However, Russians have preserved some interesting stereotypes about the inhabitants of old Russian cities. Whether there’s any truth to them or not is almost beside the point. They’re fascinating, revealing a window to a world long gone, yet still persisting in the habits and personalities of today’s Russians. (Here’s the original Russian article that I translated)

EVERYONE IN GREAT NOVGOROD IS A REBEL

Novgorod’s rebelliousness is legendary. The image of a brawling Novgorodian is almost a calling card of the city. The reason this stereotype came about has to do with the old chronicles. They were filled with illustrations of the constant arguments at the Novgorodian Veche, a kind of popular assembly that met in the central square. (See my translation of “Martha the Mayoress” for a vivid fictionalized example).

Of course, there were arguments and even fights during the Veche. However, they did not constantly devolve into fist-fights, as the legends suggest. Naturally, the chroniclers would choose the most vivid and bloody examples from history to illustrate their point. After all, Novgorod was often an opponent of Kiev and, later, Moscow. But in actual fact, the inhabitants of Great Novgorod were fiercely loyal to their government and loved their city. Compromise was the order of the day, not broken heads. Plus, they were more than usually literate.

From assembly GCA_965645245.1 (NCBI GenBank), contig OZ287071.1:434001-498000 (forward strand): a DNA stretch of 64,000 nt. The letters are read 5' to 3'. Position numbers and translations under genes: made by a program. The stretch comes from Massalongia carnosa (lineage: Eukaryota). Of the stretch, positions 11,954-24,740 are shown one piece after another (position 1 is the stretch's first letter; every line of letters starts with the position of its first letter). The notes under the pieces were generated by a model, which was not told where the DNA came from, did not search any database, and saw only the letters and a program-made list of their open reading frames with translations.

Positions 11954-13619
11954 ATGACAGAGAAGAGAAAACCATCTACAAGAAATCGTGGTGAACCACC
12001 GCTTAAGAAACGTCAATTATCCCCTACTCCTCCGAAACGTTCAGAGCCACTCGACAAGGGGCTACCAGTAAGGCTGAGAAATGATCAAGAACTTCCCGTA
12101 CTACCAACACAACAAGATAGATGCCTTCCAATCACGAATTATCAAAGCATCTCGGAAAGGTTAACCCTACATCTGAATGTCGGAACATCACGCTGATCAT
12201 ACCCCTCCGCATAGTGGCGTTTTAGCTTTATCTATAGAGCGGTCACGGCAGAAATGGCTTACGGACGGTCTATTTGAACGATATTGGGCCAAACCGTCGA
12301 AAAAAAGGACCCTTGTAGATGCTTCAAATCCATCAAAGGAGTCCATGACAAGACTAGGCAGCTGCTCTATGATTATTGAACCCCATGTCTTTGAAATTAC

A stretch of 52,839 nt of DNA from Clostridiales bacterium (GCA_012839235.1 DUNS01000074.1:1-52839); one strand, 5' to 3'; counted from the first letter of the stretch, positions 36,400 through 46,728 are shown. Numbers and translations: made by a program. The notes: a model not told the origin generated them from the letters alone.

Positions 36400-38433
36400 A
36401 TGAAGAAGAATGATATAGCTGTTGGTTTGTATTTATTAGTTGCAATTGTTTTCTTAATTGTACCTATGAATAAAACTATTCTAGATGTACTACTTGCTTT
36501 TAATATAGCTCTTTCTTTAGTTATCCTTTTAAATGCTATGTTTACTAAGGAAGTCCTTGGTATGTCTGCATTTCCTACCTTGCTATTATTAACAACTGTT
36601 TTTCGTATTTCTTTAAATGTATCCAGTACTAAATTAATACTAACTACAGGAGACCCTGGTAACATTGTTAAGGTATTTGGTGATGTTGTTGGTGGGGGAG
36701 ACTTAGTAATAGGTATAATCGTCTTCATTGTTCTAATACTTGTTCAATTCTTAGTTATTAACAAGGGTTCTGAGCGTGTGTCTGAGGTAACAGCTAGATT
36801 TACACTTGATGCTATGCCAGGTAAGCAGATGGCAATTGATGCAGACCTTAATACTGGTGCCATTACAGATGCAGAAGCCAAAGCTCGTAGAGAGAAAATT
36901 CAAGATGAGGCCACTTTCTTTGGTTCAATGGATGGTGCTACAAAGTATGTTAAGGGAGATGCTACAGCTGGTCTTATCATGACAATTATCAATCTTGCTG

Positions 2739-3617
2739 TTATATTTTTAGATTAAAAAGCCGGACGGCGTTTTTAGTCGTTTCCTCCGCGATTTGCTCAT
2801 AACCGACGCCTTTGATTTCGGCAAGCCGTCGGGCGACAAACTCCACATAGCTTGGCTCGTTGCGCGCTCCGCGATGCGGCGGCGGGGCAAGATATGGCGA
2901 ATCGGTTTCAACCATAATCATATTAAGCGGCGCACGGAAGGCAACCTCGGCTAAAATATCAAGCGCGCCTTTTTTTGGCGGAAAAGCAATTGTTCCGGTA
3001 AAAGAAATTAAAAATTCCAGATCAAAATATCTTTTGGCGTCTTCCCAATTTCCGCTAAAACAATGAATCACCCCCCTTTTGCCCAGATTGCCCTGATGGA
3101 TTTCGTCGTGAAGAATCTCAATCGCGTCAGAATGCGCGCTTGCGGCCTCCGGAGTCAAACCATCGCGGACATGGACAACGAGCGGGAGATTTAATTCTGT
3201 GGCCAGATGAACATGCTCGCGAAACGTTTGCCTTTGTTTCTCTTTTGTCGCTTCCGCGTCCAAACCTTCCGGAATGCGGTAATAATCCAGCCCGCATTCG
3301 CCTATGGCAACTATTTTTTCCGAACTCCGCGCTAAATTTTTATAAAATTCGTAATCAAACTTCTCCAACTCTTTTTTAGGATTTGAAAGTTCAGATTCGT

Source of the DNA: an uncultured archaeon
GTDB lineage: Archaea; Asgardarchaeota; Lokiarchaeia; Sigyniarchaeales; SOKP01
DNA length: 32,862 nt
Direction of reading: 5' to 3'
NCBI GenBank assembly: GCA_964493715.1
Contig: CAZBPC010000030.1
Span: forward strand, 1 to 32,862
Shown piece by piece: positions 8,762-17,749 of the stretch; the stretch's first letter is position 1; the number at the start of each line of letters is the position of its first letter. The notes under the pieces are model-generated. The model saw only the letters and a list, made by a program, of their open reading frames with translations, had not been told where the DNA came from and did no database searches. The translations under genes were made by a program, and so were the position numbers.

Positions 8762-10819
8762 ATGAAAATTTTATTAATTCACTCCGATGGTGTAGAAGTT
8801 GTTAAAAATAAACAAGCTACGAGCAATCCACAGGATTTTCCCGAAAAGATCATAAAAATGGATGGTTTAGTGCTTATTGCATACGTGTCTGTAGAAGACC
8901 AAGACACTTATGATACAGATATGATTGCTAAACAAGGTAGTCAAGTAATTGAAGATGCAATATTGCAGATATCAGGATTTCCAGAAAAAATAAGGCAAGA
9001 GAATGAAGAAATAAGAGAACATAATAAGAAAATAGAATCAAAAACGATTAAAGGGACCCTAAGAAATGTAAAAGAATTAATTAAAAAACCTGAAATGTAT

EVERYONE IN PSKOV IS A THIEF OR A MORON

Even in modern times, Pskovians have had to endure countless jokes about their crudeness, stupidity, and their lack of good manners. This may or may not be true. As for their lack of manners, that is entirely a matter of hats. The inhabitants of Pskov, no matter what their social standing, hardly ever doffed their cap before anyone (which is extremely bad form in old Rus). However, this wasn’t crudity or bad breeding.

It used to be that a hat symbolized one’s personal dignity. In Pskov in particular, to actually take off your hat meant to be shamed. It may be a bastardization of the more generally accepted rule that if someone else took your hat off your headthat was a terrible insult.

EVERYONE IN NIZHNI NOVGOROD IS A DRUNKARD

The painful topic of Russian alcoholism became especially relevant in Nizhni Novgorod at the end of the 17th century. A kind of epidemic of alcoholism rose up, and it was normal to see women as well as men lying in the streets in a drunken stupor. Foreign travelers recounted after their visits to Nizhni Novgorod that “Russians don’t do anything but feast.”

Of course, they did more than feast. But on holidays, Russians have always allowed themselves some excesses. It’s not entirely fair to single out Nizhni Novgorod, when alcoholism still is the gravest problem facing Russia today, as in olden times.

EVERYONE IN VLADIMIR IS A CRIMINAL

This stereotype appeared very early. It’s easy to understand. Vladimir itself had five prisons, including the famous “Vladimir Central Prison.” From the beginning, Vladimirians have been considered con artists who like a dangerous life. It didn’t help that the path to Siberia for exiled convicts went through Vladimir. It was even called the “Vladimirka.”